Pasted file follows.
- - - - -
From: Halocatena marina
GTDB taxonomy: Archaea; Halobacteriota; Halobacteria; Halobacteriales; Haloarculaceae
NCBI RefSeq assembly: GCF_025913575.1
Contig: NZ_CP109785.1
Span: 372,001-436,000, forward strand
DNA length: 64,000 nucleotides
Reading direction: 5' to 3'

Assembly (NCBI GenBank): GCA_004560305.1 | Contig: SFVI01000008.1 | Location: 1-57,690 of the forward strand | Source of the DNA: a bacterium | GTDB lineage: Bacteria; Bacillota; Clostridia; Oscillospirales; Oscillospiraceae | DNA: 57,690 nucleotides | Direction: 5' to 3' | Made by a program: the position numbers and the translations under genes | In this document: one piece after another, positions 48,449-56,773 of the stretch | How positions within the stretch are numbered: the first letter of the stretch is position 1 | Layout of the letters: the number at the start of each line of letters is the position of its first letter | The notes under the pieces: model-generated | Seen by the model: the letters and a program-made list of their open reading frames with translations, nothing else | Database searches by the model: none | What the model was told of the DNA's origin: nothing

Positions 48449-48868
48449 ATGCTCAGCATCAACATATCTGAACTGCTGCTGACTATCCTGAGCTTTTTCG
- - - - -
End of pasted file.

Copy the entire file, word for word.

From: Halocatena marina
GTDB taxonomy: Archaea; Halobacteriota; Halobacteria; Halobacteriales; Haloarculaceae
NCBI RefSeq assembly: GCF_025913575.1
Contig: NZ_CP109785.1
Span: 372,001-436,000, forward strand
DNA length: 64,000 nucleotides
Reading direction: 5' to 3'

Assembly (NCBI GenBank): GCA_004560305.1 | Contig: SFVI01000008.1 | Location: 1-57,690 of the forward strand | Source of the DNA: a bacterium | GTDB lineage: Bacteria; Bacillota; Clostridia; Oscillospirales; Oscillospiraceae | DNA: 57,690 nucleotides | Direction: 5' to 3' | Made by a program: the position numbers and the translations under genes | In this document: one piece after another, positions 48,449-56,773 of the stretch | How positions within the stretch are numbered: the first letter of the stretch is position 1 | Layout of the letters: the number at the start of each line of letters is the position of its first letter | The notes under the pieces: model-generated | Seen by the model: the letters and a program-made list of their open reading frames with translations, nothing else | Database searches by the model: none | What the model was told of the DNA's origin: nothing

Positions 48449-48868
48449 ATGCTCAGCATCAACATATCTGAACTGCTGCTGACTATCCTGAGCTTTTTCG